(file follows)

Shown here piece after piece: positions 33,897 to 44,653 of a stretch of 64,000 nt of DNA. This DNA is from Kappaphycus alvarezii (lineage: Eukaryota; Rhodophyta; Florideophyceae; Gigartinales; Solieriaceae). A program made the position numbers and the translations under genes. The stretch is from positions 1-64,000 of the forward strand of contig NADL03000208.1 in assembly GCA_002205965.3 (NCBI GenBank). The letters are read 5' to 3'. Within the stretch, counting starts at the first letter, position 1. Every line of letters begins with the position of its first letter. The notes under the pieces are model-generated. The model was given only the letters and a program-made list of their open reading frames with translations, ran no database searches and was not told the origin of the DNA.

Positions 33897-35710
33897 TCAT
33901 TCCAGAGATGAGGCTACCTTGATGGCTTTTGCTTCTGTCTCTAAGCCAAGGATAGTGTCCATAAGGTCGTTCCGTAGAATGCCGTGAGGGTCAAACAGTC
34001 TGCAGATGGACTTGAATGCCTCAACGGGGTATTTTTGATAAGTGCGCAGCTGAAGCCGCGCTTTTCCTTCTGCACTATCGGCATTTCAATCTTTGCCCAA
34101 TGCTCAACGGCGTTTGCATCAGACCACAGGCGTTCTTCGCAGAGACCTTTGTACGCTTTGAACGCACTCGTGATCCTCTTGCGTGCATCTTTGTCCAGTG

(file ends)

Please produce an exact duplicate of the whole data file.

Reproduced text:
Shown here piece after piece: positions 33,897 to 44,653 of a stretch of 64,000 nt of DNA. This DNA is from Kappaphycus alvarezii (lineage: Eukaryota; Rhodophyta; Florideophyceae; Gigartinales; Solieriaceae). A program made the position numbers and the translations under genes. The stretch is from positions 1-64,000 of the forward strand of contig NADL03000208.1 in assembly GCA_002205965.3 (NCBI GenBank). The letters are read 5' to 3'. Within the stretch, counting starts at the first letter, position 1. Every line of letters begins with the position of its first letter. The notes under the pieces are model-generated. The model was given only the letters and a program-made list of their open reading frames with translations, ran no database searches and was not told the origin of the DNA.

Positions 33897-35710
33897 TCAT
33901 TCCAGAGATGAGGCTACCTTGATGGCTTTTGCTTCTGTCTCTAAGCCAAGGATAGTGTCCATAAGGTCGTTCCGTAGAATGCCGTGAGGGTCAAACAGTC
34001 TGCAGATGGACTTGAATGCCTCAACGGGGTATTTTTGATAAGTGCGCAGCTGAAGCCGCGCTTTTCCTTCTGCACTATCGGCATTTCAATCTTTGCCCAA
34101 TGCTCAACGGCGTTTGCATCAGACCACAGGCGTTCTTCGCAGAGACCTTTGTACGCTTTGAACGCACTCGTGATCCTCTTGCGTGCATCTTTGTCCAGTG